Ambassador's Blog

Another memorable Matsuri at Trafalgar Square

October 2014

On 18 September, the momentous Scottish referendum took place. The extremely high turn-out of voters in the wake of the fierce and boisterous campaign reflected the importance of the decision to be made. A clear majority of the Scottish people voted against independence, thereby ensuring the United Kingdom would remain united. This was, above all, a victory for democracy. We hope it will generate certainty and stability.

The arrival of autumn has seen no let-up in the pace of significant events for relations between Japan and the United Kingdom, particularly since the second half of last month. On Tuesday 16 September the Embassy hosted the third in its series of Green Park Youth Concerts, this time featuring Ms Yuka Matsumoto, a promising violinist based in London.  A graduate of the Royal College of Music, Ms Matsumoto performed with the cellist Frederique Legrand, her duo partner, and the pianist Natsumi Ikenaga, with whom she took part in a charity concert at the Royal College of Music after the Great East Japan Earthquake and Tsunami in 2011.  At the end of the concert, those present had the extra treat of being able to savour some authentic Wagyu, the renowned succulent beef from Japan.

On Saturday 27 September one of the most eagerly-awaited cultural events in the Japan-UK calendar took place, the Japan Matsuri 2014.  Once again it was held at Trafalgar Square, and despite the overcast skies it attracted a bumper attendance.  As befitting a traditional matsuri, or the festivities to offer thanks for a good harvest, it started with a procession around the square comprising an Omikoshi (portable Shinto shrine) being carried by dozens of high-spirited students from Teikyo High School in the morning and ended with taiko drums in the evening.

Among the highlights this year was a performance by Tsumura Reijiro, a Noh actor designated as a Living National Treasure, who presented a piece inspired by the reconstruction of a sake brewery in Tohoku from the devastation inflicted by the 2011 Earthquake and Tsunami, together with two young Japanese ballet dancers who had studied in the UK.

Phograph courtesy of Mr Bryan Valencia, Japan Matsuri Volunteer photographer

Meanwhile, under the guidance of a special athletic team from Japan many thousands of visitors joined in Radio Taiso (radio exercises), stretching their muscles in the time-honoured manner which has kept the whole nation fit over the past 80 years. Other attractions included a Manga Wall, where visitors took part in a competition to create their own manga.  One of the winners of the Embassy’s Manga Jiman contest was also present, creating manga portraits.  In addition to the usual plentiful supply of delicious Japanese cuisine, festival participants this year were able to enjoy Wagyu as well.  It was a thoroughly enjoyable day.

Two days later Baroness D’Souza, the Speaker of the House of Lords, flew to Japan on the first leg of a tour of the Far East.  She spent four and a half days there, meeting a number of senior politicians, academics and other eminent citizens.  Highlights of her visit included meetings with Mr Masaaki Yamazaki, President of the House of Councillors, Mr Bunmei Ibuki, Speaker of the House of Representatives, and a group of female Members of the Diet.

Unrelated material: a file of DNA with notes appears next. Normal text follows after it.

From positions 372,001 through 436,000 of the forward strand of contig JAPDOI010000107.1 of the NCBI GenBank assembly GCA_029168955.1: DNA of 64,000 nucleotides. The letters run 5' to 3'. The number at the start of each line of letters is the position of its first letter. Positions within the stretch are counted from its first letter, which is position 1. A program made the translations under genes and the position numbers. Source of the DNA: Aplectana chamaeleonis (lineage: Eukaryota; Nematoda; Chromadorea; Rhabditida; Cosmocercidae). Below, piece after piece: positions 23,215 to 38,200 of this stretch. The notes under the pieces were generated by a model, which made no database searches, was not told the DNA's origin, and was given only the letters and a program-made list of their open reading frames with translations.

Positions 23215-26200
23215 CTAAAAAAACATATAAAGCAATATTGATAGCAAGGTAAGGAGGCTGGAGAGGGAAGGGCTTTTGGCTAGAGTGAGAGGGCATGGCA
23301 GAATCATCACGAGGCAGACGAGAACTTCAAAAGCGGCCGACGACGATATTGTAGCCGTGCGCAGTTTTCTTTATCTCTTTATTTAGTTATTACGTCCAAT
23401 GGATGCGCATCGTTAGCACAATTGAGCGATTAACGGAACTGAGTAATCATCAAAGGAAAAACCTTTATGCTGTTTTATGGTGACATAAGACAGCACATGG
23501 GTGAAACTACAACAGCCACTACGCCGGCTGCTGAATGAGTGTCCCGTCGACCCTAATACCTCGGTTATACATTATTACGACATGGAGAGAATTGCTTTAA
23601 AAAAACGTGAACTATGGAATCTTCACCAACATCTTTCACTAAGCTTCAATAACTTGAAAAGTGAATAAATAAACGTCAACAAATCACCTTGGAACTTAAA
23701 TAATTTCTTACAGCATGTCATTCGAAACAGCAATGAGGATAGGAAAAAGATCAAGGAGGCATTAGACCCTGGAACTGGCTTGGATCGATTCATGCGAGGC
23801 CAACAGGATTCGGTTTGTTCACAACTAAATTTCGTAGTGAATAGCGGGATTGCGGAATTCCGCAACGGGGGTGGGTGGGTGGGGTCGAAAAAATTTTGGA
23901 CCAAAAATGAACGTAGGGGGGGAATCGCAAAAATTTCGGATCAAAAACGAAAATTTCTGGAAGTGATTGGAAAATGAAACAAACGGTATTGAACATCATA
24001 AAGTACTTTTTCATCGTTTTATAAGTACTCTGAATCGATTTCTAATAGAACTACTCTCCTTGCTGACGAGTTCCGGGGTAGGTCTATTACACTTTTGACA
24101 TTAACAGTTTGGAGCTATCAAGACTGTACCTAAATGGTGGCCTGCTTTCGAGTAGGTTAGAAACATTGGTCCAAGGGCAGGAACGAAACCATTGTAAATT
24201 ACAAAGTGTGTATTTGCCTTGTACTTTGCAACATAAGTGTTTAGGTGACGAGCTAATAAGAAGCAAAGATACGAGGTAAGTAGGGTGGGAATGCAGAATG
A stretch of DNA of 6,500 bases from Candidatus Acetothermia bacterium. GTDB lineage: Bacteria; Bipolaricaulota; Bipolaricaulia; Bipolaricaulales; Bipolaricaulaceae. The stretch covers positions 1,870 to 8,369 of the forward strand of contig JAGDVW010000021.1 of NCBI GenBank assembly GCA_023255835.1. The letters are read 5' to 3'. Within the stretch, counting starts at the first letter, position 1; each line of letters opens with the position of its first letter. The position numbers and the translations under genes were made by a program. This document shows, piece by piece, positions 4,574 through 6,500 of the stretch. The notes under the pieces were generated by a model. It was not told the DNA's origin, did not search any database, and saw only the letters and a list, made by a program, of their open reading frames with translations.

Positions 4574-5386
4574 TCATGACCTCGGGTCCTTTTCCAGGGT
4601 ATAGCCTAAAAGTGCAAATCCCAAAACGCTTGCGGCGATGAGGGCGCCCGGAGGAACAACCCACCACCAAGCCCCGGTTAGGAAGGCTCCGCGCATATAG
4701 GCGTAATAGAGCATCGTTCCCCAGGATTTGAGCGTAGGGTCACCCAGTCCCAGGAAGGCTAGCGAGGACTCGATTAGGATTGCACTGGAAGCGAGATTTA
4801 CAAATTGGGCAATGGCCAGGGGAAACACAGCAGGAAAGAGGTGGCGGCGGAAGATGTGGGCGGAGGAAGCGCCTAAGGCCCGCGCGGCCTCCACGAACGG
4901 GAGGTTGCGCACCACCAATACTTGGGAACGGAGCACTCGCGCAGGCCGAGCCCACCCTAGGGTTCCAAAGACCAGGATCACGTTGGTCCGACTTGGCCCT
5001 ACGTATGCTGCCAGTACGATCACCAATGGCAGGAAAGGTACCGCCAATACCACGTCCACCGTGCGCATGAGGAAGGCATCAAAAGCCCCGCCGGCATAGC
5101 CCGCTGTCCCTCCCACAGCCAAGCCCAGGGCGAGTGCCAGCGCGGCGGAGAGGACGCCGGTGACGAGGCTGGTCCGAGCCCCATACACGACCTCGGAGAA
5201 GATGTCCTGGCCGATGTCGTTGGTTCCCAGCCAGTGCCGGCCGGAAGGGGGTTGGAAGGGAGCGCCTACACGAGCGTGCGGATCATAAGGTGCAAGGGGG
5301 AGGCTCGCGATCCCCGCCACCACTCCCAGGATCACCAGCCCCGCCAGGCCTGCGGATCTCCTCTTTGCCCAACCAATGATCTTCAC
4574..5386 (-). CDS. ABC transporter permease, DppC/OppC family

On Thursday 2 October the Embassy hosted a Japan-UK Tourism Symposium.  The distinguished Keynote Speakers were Sir Hugh Robertson MP, former Minister of State for the Foreign and Commonwealth Office and Minister for the 2012 London Olympic and Paralympic Games, and Mr Ryoichi Matsuyama, CEO of the Japan National Tourist Organization.  In my address, I pointed out the tremendous boost to Japan’s economy from the Tokyo Olympic Games of 1964, including a substantial rise in the number of foreigners visiting Japan. The Tokyo 2020 Olympic and Paralympic Games should, I declared, have a similarly positive impact – achieving, I hope, the Government’s target of 20 million visitors by 2020.

With Olympians Tomoko Fukumi and Mara Yamauchi
I referred to the lessons for Japan to learn from London 2012 as regards stimulating tourism and to the considerable scope for Japan-UK cooperation in this sector.

Many of the symposium participants were from the tourism sector or active in Japan-UK relations, and the audience played a keen part in the Q&A Panel Session.  The day also featured the presence of two Olympians – Ms Tomoko Fukumi, one of Japan’s top judo practitioners who performed at London 2012, and Ms Mara Yamauchi, a leading British marathon runner who took part in both the Beijing Olympics in 2008 and London 2012.  Their contributions to the proceedings provided eloquent testimony of the tremendous power of sport.

The arrival of autumn is heralded by the annual party conferences.  These gatherings were especially vibrant this year because a general election is just months away.  Whatever happens next May, we can be confident that the cordial Japan-UK partnership is here to stay.

Keiichi Hayashi

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